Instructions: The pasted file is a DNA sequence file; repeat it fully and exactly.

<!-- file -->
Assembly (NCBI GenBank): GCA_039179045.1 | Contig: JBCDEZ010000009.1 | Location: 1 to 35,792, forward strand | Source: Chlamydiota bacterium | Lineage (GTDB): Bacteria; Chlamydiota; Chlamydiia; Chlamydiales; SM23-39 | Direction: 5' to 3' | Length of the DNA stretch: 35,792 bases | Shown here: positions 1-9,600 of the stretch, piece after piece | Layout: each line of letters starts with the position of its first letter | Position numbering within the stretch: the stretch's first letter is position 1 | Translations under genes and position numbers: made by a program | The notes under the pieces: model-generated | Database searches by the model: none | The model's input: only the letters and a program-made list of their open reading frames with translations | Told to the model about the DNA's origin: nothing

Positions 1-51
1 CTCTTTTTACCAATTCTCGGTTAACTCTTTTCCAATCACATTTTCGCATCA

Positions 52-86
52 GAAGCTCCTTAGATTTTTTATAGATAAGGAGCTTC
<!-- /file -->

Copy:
Assembly (NCBI GenBank): GCA_039179045.1 | Contig: JBCDEZ010000009.1 | Location: 1 to 35,792, forward strand | Source: Chlamydiota bacterium | Lineage (GTDB): Bacteria; Chlamydiota; Chlamydiia; Chlamydiales; SM23-39 | Direction: 5' to 3' | Length of the DNA stretch: 35,792 bases | Shown here: positions 1-9,600 of the stretch, piece after piece | Layout: each line of letters starts with the position of its first letter | Position numbering within the stretch: the stretch's first letter is position 1 | Translations under genes and position numbers: made by a program | The notes under the pieces: model-generated | Database searches by the model: none | The model's input: only the letters and a program-made list of their open reading frames with translations | Told to the model about the DNA's origin: nothing

Positions 1-51
1 CTCTTTTTACCAATTCTCGGTTAACTCTTTTCCAATCACATTTTCGCATCA

Positions 52-86
52 GAAGCTCCTTAGATTTTTTATAGATAAGGAGCTTC